# Tanker updates: More financial analysis, 2020 market share

As interested parties and aviation geeks wait for EADS to make (likely not) and announce its decision (as soon as March 4) on whether to protest the USAF contract to Boeing on the KC-X aerial tanker, more updates have come in.

First is a new market share forecast by G2 Solutions of Kirkland (WA). Next is a new updated from one of our readers, who goes by the screen name OV-099. He previously provided a detailed analysis of where he thinks EADS and Boeing came out on pricing. He updates this with more Net Present Value analysis and other economic data.

Both new items are below the jump.

Source: G2 Solutions

Here is OV-099’s new update:

I’ve now had the time to do the full Net Present Value (NPV) calculation  for the fuel consumption differential between the 767-200ER and the A330-200.

The original document is available here:

https://www.fbo.gov/index?tab=documents&tabmode=form&subtab=core&tabid=0a0764447cb92e22c2f6e44c3725c77f

Go to: Section L, Attachment 3 – Cost Price Evaluation Workbook.

The NPV has been calculated over both a 40 year service life — as stipulated in the RFP — as well as over a 25 year service life, the latter being the service life requirement in the KC-X  competition last time around. There are three sheets in the Excel workbook, the first being the NPV calculations for a 40-year service life, the second being for a 25 year service life, and the third being the NPV calculator with the Mid Year Discount Formula.

I’ve now used the fuel consumption figures  from the report  Conklin & de Decker Aviation Information prepared for Boeing.

http://www.scribd.com/doc/3737274/B767-and-A330-Fuel-Cons-Report-June-26

In my earlier analysis I used a fuel consumption figure of 11400 lbs per hour for the 767-200ER. Now, it is 10625 lbs per hour. For the A330-200, it is now 13198 lbs per hour.

 Then Year Dollars (TH\$) Net Present Value (NPV) Fuel cost differential between 762ER and A332 over 25 years \$4.601.998.961,96 \$1.504.153.320,05 Fuel cost differential between 762ER and A332 over 40 years \$ 8.714.600.811,42 \$2.049.230.068,05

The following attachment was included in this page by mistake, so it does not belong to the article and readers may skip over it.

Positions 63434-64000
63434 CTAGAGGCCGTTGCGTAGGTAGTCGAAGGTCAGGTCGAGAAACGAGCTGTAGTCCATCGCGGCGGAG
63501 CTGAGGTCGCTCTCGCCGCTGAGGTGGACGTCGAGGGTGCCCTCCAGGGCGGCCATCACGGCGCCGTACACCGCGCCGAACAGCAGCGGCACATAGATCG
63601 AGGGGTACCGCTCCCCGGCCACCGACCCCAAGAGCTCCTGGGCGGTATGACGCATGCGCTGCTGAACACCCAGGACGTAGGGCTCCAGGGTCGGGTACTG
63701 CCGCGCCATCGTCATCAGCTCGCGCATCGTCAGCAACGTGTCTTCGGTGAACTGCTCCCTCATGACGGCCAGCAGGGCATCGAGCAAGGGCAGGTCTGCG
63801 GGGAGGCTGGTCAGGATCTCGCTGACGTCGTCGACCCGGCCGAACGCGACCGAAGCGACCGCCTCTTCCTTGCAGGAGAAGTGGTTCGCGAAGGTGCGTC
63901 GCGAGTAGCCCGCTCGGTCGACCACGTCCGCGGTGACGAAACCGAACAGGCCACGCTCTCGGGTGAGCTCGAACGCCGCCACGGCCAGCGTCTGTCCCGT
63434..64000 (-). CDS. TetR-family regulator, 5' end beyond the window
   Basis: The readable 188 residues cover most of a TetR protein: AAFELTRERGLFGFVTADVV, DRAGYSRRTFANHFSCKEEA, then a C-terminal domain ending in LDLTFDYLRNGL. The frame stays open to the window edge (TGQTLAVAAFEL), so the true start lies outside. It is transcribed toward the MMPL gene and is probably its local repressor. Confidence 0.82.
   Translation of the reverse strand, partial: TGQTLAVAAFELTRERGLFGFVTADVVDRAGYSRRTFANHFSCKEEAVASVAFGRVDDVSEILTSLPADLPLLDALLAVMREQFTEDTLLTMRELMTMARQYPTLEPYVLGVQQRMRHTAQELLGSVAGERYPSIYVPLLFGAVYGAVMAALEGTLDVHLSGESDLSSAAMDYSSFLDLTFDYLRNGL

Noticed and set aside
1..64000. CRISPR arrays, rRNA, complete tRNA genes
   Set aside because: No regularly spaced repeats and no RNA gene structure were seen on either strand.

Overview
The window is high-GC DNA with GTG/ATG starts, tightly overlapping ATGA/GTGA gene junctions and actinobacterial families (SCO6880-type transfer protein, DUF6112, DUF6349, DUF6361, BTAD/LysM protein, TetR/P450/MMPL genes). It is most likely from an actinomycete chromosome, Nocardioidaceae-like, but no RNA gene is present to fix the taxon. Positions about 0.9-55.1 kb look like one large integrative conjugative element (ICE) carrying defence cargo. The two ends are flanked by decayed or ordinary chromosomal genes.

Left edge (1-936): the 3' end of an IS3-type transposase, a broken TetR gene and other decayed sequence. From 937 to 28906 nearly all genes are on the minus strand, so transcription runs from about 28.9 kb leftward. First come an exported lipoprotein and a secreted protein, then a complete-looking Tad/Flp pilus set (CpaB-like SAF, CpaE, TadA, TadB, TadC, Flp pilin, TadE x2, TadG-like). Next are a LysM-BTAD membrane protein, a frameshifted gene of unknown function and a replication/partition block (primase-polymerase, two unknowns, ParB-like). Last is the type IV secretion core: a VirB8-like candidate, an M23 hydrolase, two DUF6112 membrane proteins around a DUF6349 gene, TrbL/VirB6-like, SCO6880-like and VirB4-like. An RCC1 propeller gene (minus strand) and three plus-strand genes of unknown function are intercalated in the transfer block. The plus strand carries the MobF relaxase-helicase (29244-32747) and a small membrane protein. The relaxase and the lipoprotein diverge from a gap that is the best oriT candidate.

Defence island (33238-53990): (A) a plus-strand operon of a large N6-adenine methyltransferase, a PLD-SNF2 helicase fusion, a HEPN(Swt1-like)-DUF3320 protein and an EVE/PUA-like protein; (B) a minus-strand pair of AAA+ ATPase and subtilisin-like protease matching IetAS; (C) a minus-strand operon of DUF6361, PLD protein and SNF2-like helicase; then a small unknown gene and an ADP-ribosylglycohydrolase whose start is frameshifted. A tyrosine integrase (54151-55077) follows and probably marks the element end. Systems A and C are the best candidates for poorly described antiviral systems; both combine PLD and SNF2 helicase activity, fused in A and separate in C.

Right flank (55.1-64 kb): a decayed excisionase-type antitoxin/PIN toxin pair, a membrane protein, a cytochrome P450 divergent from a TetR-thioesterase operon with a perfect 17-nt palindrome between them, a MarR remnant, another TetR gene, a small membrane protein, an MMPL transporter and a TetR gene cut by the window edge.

According to Norm Dicks: “I got them to change the life-cycle costs from 25 years to 40 years,” Dicks said in an interview. “When you take 179 planes, and with the Airbus burning 24 percent more fuel than the Boeing plane, that’s a big number. It could range from a \$4 billion to \$10 billion difference. That had to help them in a big way.”

Well, it seems to me that Norm has been talking about  “Then Year dollars” (TH\$). In fact, Norm’s “contribution” can be calculated quite easily.  It is in the order of \$545 million.

There has been some questions abut the  the IFARA methodology as well; it’s all explained in this document (page 9):

Now, The NPV of the fuel consumption differential between the two aircraft has been reduced by about \$450 million over my earlier estimate. That means Boeing’s Total Proposed Price should be \$29,1 billion, and that the Average Unit Price should therefore be \$162,6 million.

It’s worth mentioning that I believe these estimates are quite conservative; they are not meant to predict the exact pricing of EADS’ and Boeing’s offers;  they are rather meant to constitute an upper bound to the price estimate.  In fact, I tend to believe that EADS went below  \$169 million in Average Unit Price (AUP).  Also, even though that I’ve used Boeing’s figures for fuel consumption, I believe that the actual difference in fuel consumption is somewhat less. The wing of the A330-200 is reportedly 20 percent more efficient than the one on the 767 during take-off and climb, and 10 percent more efficient during cruise. The average fuel consumption figures are valid for the average sector lengths for the 767-200ER and the A330-200 (8-10 hrs). A tanker flying training sorties will not fly for so long and will typically do a few touch and go’s as well. Therefore, the fuel consumption differential between an A332-MRTT and a KC-46A  should be less than 25 percent during these phases of a training sortie

Finally, I believe the most interesting result from this analysis is that the IFARA price adjustment  –depending on the actual MILCON costs – is bigger than the Fuel Burn and Milcon adjustment put together. The Air Force said that they